“Power tends to corrupt, and absolute power corrupts absolutely.”

Lord Acton (1834 - 1902), British historian, politician and writer
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This free ESL lesson plan on corruption has been designed for adults and young adults at an intermediate (B1/B2) to advanced (C1/C2) level and should last around 45 to 60 minutes for one student.

Corruption is a problem all over the world and can result in a lack of development for a country or the destruction of trust in the political process. Sometimes, acts that might be considered corrupt, such as lobbying and the payment of foreign bribes, are not even illegal. In this ESL lesson plan on corruption, students will have the opportunity to discuss and express their opinions on issues such as the different types of corruption, the effects of corruption and how to solve this problem.

This lesson plan could also be used with your students to debate these issues for International Anti-Corruption Day, which takes place in December. For more lesson plans on international days and important holidays, see the calendar of world days to plan your classes for these special occasions.

For advice on how to use this English lesson plan and other lesson plans on this site, see the guide for ESL teachers.


Reading activity
Before the English class, send the following opinion piece to the students and ask them to read it while making a list of any new vocabulary or phrases they find (explain any the students don’t understand in the class):

The Guardian | “If you think the UK isn’t corrupt, you haven’t looked hard enough”

While corruption is usually associated with poorer countries, the article outlines the types of corruption that happen in the UK, even referring to the claim that it is the most corrupt nation on Earth. At the start of the class, hold a brief discussion about what the students thought about the article. What do they think about the issues raised in the article? Do they agree with what was said? Can they think of any ways they might disagree with the content of the article?

Students may also be interested in looking at Transparency International’s latest Corruption Perceptions Index (referred to in the article) which ranks 180 countries and territories by their perceived levels of public sector corruption, according to experts and business people:

Transparency International | Corruption Perceptions Index 2019

Video activity
To save time in class for the conversation activities, the English teacher can ask the students to watch the video below and answer the listening questions in Section 3 of the lesson plan at home. There are intermediate listening questions and advanced listening questions so teachers can decide which would be more appropriate for their students. Check the answers in the class.

The video for this class is called “What’s The Cost Of Corruption?” by CNBC International and provides an overview of the different types of corruption that happen around the world and what the consequences of these activities can be for a country.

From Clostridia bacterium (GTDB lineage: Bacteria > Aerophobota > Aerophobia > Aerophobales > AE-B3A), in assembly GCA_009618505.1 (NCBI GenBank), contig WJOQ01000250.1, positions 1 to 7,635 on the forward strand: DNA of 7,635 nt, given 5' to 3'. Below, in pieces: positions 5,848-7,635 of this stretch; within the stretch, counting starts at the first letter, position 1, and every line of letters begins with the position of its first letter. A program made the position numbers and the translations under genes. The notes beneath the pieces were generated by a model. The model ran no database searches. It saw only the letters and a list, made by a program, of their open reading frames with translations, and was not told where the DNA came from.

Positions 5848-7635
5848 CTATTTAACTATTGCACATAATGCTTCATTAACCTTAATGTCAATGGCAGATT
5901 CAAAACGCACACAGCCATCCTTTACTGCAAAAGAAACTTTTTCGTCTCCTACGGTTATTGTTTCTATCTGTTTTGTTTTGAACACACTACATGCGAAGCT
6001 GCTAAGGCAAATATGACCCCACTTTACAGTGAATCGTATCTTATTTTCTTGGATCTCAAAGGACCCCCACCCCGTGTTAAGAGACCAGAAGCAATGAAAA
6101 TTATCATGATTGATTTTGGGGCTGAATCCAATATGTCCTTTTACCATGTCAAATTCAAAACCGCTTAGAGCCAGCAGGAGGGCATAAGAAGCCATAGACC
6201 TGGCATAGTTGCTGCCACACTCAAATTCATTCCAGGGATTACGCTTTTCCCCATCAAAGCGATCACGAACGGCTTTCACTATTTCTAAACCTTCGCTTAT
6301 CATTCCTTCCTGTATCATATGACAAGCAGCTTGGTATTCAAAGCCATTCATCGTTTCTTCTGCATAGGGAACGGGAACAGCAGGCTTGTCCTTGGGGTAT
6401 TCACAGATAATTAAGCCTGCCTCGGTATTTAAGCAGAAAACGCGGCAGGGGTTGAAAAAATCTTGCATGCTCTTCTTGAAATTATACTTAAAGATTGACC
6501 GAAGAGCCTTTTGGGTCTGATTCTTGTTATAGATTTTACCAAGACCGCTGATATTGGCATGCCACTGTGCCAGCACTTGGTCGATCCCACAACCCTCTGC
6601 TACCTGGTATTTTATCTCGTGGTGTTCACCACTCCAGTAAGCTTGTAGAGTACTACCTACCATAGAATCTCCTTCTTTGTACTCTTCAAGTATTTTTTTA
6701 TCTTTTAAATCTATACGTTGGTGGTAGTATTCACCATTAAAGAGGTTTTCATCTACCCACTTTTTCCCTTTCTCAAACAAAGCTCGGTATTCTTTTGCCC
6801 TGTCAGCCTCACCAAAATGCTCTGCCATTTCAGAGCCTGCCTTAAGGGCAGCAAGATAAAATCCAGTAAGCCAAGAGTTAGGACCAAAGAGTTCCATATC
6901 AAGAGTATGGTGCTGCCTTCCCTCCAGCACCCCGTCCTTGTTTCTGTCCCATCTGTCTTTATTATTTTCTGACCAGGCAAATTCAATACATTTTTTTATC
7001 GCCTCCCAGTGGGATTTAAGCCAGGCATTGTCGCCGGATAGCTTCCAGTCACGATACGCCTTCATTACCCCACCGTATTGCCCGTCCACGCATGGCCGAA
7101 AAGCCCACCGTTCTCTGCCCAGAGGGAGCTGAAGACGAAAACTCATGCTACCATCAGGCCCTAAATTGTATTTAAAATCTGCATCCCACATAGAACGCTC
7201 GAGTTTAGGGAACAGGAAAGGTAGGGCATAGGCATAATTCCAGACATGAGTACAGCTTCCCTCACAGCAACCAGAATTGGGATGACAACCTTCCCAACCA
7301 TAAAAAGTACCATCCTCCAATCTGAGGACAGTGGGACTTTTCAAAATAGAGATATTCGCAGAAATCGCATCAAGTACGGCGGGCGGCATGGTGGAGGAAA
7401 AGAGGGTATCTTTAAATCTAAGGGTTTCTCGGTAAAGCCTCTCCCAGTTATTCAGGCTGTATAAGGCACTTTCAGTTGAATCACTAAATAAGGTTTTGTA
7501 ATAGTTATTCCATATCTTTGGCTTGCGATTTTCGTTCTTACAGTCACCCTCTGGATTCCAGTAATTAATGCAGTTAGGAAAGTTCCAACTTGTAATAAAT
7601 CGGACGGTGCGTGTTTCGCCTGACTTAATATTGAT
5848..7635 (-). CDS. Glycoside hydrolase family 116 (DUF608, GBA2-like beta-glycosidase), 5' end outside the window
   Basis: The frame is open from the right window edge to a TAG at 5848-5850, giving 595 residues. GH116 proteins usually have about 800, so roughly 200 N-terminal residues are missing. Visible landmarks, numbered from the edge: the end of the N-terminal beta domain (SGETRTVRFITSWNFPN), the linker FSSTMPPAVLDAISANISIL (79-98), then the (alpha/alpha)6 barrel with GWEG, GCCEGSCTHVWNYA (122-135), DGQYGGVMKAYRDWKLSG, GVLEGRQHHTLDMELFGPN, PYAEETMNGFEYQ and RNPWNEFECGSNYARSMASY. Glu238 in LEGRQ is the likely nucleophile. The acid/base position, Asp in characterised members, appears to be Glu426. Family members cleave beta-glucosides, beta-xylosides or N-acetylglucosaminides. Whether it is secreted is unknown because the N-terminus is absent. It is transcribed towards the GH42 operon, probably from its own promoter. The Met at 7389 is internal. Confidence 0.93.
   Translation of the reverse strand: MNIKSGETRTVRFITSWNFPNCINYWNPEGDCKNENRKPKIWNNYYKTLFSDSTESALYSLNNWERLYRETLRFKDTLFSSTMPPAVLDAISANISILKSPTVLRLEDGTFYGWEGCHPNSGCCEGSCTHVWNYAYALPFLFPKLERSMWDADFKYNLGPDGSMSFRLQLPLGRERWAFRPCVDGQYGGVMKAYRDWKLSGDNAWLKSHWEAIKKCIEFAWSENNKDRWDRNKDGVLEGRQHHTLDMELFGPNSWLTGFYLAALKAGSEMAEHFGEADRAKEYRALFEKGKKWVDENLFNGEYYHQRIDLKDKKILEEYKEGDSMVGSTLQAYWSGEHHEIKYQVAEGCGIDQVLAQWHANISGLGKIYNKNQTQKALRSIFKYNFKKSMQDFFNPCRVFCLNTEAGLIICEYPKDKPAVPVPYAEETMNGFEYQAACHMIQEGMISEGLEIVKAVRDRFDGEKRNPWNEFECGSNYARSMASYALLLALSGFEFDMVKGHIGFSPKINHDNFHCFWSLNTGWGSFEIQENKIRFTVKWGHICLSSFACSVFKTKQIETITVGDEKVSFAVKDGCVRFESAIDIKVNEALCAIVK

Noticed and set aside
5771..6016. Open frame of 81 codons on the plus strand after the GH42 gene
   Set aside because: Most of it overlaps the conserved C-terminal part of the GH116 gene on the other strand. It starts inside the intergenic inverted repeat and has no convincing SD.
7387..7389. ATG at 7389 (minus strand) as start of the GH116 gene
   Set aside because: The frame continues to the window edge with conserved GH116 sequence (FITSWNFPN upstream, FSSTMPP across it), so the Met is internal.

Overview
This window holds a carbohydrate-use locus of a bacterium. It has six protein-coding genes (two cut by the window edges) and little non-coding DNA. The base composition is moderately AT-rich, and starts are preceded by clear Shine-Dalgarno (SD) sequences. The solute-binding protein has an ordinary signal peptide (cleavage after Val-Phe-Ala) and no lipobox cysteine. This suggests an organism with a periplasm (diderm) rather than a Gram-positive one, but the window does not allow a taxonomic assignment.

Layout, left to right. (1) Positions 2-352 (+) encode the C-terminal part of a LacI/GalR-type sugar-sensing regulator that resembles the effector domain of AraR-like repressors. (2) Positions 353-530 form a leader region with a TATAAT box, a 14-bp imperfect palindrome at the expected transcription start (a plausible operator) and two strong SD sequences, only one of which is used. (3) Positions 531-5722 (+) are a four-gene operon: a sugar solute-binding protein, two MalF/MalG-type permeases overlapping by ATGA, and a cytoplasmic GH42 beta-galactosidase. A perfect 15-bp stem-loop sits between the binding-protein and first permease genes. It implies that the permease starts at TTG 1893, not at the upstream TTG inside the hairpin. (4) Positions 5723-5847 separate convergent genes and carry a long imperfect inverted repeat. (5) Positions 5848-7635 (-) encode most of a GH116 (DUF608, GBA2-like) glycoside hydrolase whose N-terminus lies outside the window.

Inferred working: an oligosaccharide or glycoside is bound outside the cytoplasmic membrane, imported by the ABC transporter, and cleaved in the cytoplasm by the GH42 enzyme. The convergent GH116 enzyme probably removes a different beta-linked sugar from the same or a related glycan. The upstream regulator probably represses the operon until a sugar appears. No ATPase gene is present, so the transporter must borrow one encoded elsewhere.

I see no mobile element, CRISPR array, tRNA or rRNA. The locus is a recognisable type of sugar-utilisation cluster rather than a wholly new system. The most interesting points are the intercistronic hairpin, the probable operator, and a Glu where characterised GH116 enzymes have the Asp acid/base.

The focus in the class is on conversation in order to help improve students’ fluency and confidence when speaking in English as well as boosting their vocabulary.

This lesson opens with a short discussion about the article the students read before the class. Next, the students can give their opinion on the quote at the beginning of the lesson plan – what they think the quote means and if they agree with it. This is followed by an initial discussion on the topic including what kinds of corruption the students know about and if their country has any problems with corruption.

After this, students will learn some vocabulary connected with corruption such as bribe, graft and influence peddling. This vocabulary has been chosen to boost the students’ knowledge of less common vocabulary that could be useful for preparing for English exams like IELTS or TOEFL. The vocabulary is accompanied by a cloze activity and a speaking activity to test the students’ comprehension of these words.

If the students didn’t watch the video before the class, they can watch it after the vocabulary section and answer the listening questions. Before checking the answers, ask the students to give a brief summary of the video and what they thought about the content.

Finally, there is a more in-depth conversation about corruption. In this speaking activity, students will talk about issues such as how corrupt politics is, the effects of corruption for society and whether the world is becoming more or less corrupt.


After the class, students will write about their opinion of corruption. This could be a short paragraph or a longer piece of writing depending on what level the student is at. The writing activity is designed to allow students to practise and improve their grammar with the feedback from their teacher. For students who intend to take an international English exam such as IELTS or TOEFL, there is an alternative essay question to practise their essay-writing skills.


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